Photos by Larry Green.
Orpheus: A Silent Circus
Written and conceived by Allie Keel
Amberly Simpson, Head choreographer
Anne Boock Miller, Co-Choreographer
Review by Keith Waits
Entire contents copyright © 2017 by Keith Waits. All rights reserved.
Stage a play in an aerialist’s gymnasium and right away you are challenging the audience’s expectations. In his second original script combining theatre, dance and aerial acrobatics, Allie Keel has developed a much more satisfying amalgam than his previous collaboration with Suspend, A Tale of Love and Tarot. As much as I liked that show, Orpheus: A Silent Circus is a much more sophisticated and narratively complex theatrical entity.
An update of the myth of Orpheus and his love for Eurydice refashioned as a mélange of silent movie motifs and contemporary dance, Keel upends audience expectations by switching the gender of the two lovers, so that Eurydice is a man (Braden McCampbell), and Orpheus is a woman (Megan Massie) although she dresses as a man, a diminutive, Chaplinesque figure whose femininity is further deemphasized by being surrounded by the strong, sensual bodies of the remaining cast, all but one of whom are women.
The adaptation is fairly loose, more of an interpretation really, and the unusual blend of disciplines works beautifully to connect to the audience, but it also establishes just enough remove to evoke the weight and resonance of myth.
Dance dominates the piece, and the choreography is supple and for the most part flows organically enough that one has to look sharp at times to keep up. Massie keeps up but she and McCampbell are somewhat more grounded by design, leaving the characters of gods and other supernatural creatures to take flight among the silks and rings while the lovers remain largely earthbound. But that doesn’t restrict their ability to move, and the duo worked through the choreography with skill.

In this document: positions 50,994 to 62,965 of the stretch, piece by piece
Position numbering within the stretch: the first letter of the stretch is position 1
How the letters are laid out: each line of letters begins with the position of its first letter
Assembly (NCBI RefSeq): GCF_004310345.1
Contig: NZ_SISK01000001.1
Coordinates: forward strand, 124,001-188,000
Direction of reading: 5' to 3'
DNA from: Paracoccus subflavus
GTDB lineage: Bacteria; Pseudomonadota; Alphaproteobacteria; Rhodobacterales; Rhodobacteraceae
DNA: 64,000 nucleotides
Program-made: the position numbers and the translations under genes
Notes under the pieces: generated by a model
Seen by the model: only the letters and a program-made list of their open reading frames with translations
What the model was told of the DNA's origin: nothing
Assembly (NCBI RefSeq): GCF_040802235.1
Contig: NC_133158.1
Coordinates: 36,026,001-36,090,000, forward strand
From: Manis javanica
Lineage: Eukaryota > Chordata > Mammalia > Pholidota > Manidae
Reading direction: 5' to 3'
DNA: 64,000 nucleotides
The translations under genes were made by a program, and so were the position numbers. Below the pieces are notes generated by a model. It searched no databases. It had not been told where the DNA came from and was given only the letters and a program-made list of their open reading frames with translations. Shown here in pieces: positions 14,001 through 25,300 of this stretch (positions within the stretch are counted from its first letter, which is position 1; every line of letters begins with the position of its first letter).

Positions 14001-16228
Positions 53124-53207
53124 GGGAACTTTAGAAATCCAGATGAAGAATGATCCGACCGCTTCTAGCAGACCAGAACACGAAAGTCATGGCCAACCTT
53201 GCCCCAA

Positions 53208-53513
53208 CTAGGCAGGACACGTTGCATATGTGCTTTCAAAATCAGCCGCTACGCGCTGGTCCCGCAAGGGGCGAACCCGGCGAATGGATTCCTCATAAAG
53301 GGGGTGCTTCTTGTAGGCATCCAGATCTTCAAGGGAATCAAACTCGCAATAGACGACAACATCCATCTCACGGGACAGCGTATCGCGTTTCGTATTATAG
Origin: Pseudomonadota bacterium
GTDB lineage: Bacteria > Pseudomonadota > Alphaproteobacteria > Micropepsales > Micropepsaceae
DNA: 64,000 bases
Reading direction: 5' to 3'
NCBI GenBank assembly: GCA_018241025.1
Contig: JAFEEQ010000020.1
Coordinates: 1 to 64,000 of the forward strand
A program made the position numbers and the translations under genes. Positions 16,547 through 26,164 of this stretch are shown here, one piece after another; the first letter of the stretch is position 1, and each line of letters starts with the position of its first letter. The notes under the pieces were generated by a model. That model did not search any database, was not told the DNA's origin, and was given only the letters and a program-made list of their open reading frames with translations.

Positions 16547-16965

Massie is the emotional center of the piece, rendering Orpheus as innocent, gay, and graceful in her transitions. A veteran of Kentucky Shakespeare, where language is crucially important, seeing her work entirely without it felt fresh and spontaneous. McCampbell also did fine work, and their tender pas de deux, in which they become intertwined in long silk fabrics, was a lovely highlight.
Among the movement ensemble, Amberly Simpson stood out for her vivid depiction of the evil Hades, while Kara Hancock’s turn as Tiresias included bravura routine in the silks. There were instances when there was so much dynamic movement that character moments got a little lost, but the good work of Massie and McCampbell carry the day, and these moments were given an appropriate spotlight.
The music was all piano except for notable use of organ pieces, and all of the choices felt right. George Gershwin’s “Someone to Watch Over Me” served beautifully as a love theme for Orpheus and Eurydice. The mix of popular and classical compositions both reinforced the silent film aesthetic while also establishing a tone of dread and portent as the tragedy unfolds.
Sets were non-existent, and rightfully so in this material; the various apparatus were only augmented by a street lamp and a platform, the bodies in motion filling the space with sufficient grace, power, and suggestion. The necessity of securing some of the equipment before it can be safely moved away while the performance is occurring is a bit of a challenge, but the ensemble never breaks character while doing so, and the staging ingenuously incorporates such tasks, such as having Orpheus look upon these moments with astonishment, all a part of the fantastical experience of the underworld.
Orpheus matches any traditional definition of “circus” in limited terms, but we clearly exist in a moment of seminal transition for what “circus” means to society now and moving into the future. Companies like Suspend Productions are bringing unique theatrical experiences to audiences while shedding new light on the traditional circus arts.
Orpheus: A Silent Circus
May 12 & 13 @ 7:30 pm
May 13 @ 2:00 pm
Suspend Performing Arts
721 East Washington Street
Louisville, Kentucky 40202
Keith Waits is a native of Louisville who works at Louisville Visual Art during the days, including being the host of PUBLIC on WXOX-FM 97.1/ ARTxFM.com, but spends most of his evenings indulging his taste for theatre, music and visual arts. His work has appeared in Pure Uncut Candy, TheatreLouisville, and Louisville Mojo. He is now Managing Editor for Arts-Louisville.com.